Back to Basics

Scratching at its best can be very soulful and funky. Why is it then that so many people under use the techniques necessary to create that funk? I’m sure all of you are very familiar with James Brown. Undoubtedly he has influenced generations of musicians. More importantly though, he has influenced many singers. While some may argue, I believe his strongest influence lies in the grunts, howls and screams he would emit throughout his performances.

Let’s take a closer look at his grunting technique. While this is not technically hard to pull off for most singers, it undoubtedly adds a punch and a feeling to the music that wouldn’t be there otherwise. Like any technique, there are countless ways to grunt and thus many possibilities for soulful expression open up should you choose to explore them. Now picture if you will, a James Brown song without the grunts. If you honestly do this, I’m more than willing to bet you noticed part of the life of the song died.

Getting Caught Up in Flashiness Can Consume You

If most of your energy becomes focused on advanced and flashy technique, you’re like James Brown without the grunts. The backbone of your solos immediately diminishes. Obviously, this is something that should be avoided if you want to develop a truly well rounded, soulful way of expressing yourself.

When you focus on the basics of scratching it helps to highlight the more advanced stuff by breaking it up into more easily digested fragments. Don’t get me wrong, I’m not advocating against advanced technique. Advanced technique in scratching is a big part of what makes modern day scratching so amazing and enjoyable. However, the reality is most listeners naturally can’t handle a constant slew of rapidly executed advanced technique. Adding quality, basic technique into the mix more often is like sugar to help make the medicine go down.

Adding Punctuation Makes Your Cuts Pop Out

One of many great ways to use basic technique is as a punctuation mark. After a flurry of flare combos it will usually sound nice to end off with a simple two click transform. This could be seen as a period to your sentence. Alternately, you could end off with a faderless technique, such as a tear. That could be more like an exclamation point.

Some of you may be familiar with my article, ‘If You Don’t Breathe You May Choke’ which focuses primarily on silence as a technique to break up your solos. The concept here is similar, but instead of silence, basic technique is substituted to gain a similar effect on your audience. Check out that article for more information here: ‘If You Don’t Breathe You May Choke

Shredding is Not a Bad Thing

As previously stated, I’m not advocating against advanced technique. Scratching at a rapid pace has a killer sound all its own and has an amazing impact on anyone who really loves scratching. If you’re in the midst of a run consisting of some really hardcore flare combos, extending that run before tossing some basics in could really make a huge impact. Likewise, if you were to end the run too early with a basic technique, the wind in your sails would get knocked out. This would make for a wimpy sounding phrase that doesn’t grab the listener nearly as much as you may have intended.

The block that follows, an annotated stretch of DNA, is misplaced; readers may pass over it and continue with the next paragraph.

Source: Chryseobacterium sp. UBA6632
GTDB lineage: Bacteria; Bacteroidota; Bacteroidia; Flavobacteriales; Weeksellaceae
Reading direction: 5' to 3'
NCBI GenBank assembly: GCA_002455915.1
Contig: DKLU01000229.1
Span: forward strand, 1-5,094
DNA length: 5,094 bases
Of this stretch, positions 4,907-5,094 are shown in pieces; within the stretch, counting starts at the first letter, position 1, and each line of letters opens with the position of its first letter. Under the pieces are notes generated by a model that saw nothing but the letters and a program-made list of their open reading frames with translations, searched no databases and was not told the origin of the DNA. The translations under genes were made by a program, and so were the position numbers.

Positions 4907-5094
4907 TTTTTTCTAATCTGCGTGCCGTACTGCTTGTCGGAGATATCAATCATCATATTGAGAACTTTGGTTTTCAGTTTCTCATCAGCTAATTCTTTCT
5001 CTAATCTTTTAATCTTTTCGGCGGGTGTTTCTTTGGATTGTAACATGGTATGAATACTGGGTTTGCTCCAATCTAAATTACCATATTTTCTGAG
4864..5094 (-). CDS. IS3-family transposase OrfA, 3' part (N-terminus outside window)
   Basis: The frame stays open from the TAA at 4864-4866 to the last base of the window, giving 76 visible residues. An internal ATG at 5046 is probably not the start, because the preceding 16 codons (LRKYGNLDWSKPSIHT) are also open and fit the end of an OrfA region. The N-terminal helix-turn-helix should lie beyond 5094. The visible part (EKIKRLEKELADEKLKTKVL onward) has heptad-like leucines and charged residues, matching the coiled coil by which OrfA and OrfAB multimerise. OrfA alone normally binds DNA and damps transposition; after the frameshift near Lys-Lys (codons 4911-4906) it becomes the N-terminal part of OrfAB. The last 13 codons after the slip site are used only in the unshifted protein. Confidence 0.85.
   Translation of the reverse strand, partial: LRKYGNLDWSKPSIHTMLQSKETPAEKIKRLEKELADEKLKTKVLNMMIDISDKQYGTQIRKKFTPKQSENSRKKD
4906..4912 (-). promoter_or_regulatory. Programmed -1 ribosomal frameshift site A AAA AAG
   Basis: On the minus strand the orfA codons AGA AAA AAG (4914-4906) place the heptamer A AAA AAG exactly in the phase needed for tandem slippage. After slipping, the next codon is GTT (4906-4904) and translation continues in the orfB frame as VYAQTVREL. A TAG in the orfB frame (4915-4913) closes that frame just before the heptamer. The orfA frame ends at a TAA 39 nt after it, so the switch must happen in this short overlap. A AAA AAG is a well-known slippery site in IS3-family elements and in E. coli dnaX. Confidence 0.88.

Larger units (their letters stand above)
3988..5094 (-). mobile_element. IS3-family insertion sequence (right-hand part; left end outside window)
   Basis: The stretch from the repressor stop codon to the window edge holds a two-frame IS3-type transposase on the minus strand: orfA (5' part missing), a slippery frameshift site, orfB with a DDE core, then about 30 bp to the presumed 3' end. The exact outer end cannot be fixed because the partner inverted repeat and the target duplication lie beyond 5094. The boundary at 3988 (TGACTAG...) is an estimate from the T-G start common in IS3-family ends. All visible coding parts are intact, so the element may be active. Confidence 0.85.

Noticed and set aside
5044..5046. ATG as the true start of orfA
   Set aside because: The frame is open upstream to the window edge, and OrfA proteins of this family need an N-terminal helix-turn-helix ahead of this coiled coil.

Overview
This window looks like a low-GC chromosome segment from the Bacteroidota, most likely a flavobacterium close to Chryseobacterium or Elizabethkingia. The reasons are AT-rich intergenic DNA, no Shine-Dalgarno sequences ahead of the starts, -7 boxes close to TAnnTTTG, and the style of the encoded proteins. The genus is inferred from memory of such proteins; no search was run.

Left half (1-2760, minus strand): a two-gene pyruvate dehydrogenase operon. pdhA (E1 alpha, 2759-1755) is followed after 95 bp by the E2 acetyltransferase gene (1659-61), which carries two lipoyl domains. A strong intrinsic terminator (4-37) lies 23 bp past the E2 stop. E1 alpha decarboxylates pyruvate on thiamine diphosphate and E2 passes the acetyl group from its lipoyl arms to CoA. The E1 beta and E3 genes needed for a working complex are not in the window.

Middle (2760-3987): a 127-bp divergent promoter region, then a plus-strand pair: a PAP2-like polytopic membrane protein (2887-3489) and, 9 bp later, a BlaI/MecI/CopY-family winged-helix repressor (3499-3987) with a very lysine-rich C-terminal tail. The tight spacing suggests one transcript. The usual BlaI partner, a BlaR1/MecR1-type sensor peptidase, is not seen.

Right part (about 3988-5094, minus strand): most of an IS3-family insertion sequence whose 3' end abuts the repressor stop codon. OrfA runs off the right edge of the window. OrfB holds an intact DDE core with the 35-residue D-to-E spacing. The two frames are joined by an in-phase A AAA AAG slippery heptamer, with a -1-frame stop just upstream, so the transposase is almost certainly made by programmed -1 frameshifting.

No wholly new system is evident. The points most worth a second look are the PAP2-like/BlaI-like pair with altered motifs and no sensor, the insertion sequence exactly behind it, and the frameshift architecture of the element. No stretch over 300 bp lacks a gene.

So What Basic Techniques are Worth Focusing On?

The first thing to recognize is that all basic techniques, once highly developed can be considered or lead to advanced technique. This distinction is important, because as scratchers we tend to divide techniques up into basic and advanced categories. While this is helpful it can also be hurtful if you fail to realize that even basic techniques can be highly advanced with the right amount of development.

As stated in the early part of this article, a singer’s grunts can be expressed in a myriad of ways. The same is true with basic technique in scratching. A tear scratch for example has tons of variations to discover and perfect.

All that being said though, here is a list of techniques that I recommend using when implementing the concepts in this article:

1.Babies
2.Drags
3.Tears
4.Transforming

Keep in mind this list is actually quite incomplete as there are so many variations of each of these scratches to do. However, for now it’s best that you discover these variations on your own. It is out of the scope of this article to go further in depth. In future articles I will spend more time discussing certain techniques that I believe deserve attention.

Isolation, Then Integration is Key!